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Albertans have Canada’s highest average household debt, including mortgages, in the country, eclipsing the national average by nearly $50,000, according to BMO’s annual debt report.

The report, released Friday, said the average household debt was $140,763. That’s higher than the four-year average of $124,701.

The average monthly debt servicing costs for Alberta are $1,506 compared with the national average of $1,165.

Lesley-Anne Scorgie, president of Rich By Inc., and a best-selling author, said many Albertans these days are facing a high debt-to-income ratio where what they owe has significantly increased relative to their income.

“Some of the big contributors to this trend are low interest rates, allowing households to borrow significantly more than in decades past, and of course a slower economy has put downward pressure on income. Some of the most popular lending products right now, because of their seductively low rates, are lines of credit and variable rate mortgages, both of which are pegged to prime rate. Anything that isn’t a fixed rate is susceptible to interest rate changes,”  said Scorgie, author of three books on personal finances – Well-Heeled, Rich By Thirty, and Rich by Forty.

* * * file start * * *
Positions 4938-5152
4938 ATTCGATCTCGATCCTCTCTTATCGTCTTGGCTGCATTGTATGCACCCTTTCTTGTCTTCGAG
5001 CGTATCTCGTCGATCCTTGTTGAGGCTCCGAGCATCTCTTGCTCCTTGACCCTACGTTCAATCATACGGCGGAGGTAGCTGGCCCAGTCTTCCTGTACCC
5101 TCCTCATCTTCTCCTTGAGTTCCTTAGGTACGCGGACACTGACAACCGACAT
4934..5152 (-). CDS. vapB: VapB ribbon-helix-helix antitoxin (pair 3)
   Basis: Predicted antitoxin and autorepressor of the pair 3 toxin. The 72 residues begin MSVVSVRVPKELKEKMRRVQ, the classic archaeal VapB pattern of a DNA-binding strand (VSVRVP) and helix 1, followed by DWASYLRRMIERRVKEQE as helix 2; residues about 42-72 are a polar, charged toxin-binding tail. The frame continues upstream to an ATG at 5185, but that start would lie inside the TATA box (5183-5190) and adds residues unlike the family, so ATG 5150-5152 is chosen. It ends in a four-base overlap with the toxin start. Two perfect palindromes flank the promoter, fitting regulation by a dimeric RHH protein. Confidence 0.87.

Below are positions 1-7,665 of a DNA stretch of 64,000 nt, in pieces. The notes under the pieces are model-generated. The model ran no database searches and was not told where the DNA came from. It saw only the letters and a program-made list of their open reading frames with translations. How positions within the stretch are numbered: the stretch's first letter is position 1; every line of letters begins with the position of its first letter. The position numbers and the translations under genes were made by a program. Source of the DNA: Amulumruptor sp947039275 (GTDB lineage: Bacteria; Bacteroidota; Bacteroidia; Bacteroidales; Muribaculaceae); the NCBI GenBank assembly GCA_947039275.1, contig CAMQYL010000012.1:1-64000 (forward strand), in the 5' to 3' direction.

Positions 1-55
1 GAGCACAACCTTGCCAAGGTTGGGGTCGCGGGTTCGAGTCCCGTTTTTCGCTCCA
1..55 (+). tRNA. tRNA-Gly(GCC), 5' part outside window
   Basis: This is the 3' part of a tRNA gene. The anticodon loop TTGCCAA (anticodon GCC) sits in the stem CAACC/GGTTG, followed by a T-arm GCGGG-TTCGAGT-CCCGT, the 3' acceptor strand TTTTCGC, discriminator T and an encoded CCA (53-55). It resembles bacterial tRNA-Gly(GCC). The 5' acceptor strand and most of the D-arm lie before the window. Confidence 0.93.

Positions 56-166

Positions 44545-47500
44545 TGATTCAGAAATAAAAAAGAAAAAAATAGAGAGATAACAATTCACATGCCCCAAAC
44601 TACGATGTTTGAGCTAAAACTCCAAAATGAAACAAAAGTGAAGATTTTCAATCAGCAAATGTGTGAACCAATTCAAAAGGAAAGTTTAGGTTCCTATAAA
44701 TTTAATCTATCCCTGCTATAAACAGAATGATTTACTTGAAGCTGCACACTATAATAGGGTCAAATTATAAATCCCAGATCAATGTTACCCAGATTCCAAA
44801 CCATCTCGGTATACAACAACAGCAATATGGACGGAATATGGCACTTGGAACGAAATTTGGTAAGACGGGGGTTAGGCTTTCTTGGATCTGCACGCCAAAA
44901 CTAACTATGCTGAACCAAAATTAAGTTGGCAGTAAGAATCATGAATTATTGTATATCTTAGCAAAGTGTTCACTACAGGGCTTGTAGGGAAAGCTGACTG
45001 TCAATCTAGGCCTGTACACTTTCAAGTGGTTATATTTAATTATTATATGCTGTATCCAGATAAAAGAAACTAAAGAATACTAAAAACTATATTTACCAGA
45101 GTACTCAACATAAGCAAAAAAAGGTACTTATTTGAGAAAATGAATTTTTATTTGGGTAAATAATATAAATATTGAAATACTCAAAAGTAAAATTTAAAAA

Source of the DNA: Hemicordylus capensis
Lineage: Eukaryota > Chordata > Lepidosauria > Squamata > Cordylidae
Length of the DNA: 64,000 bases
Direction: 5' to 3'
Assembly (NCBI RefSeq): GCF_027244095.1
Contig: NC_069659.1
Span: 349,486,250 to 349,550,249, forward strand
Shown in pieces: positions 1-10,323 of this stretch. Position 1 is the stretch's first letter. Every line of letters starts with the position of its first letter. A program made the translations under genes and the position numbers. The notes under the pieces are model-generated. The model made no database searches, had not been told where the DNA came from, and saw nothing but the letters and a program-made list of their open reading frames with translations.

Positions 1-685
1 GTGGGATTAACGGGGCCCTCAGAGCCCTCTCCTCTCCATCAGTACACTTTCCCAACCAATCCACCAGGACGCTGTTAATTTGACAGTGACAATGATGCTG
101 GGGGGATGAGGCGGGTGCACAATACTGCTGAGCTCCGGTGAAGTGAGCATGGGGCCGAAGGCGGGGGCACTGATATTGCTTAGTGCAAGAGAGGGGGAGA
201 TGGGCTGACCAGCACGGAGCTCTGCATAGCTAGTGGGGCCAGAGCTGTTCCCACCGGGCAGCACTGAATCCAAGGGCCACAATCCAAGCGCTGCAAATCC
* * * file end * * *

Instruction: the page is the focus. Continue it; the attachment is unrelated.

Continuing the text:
“So, when your debt is high and your household isn’t making as much money, it becomes more challenging to make payments, let alone make much progress towards retirement savings goals. A simple one or two per cent increase in interest rates can translate into a few hundred dollars extra in every month’s mortgage payment. When a household is already cash-strapped, a rate hike can push them to the brink of bankruptcy.”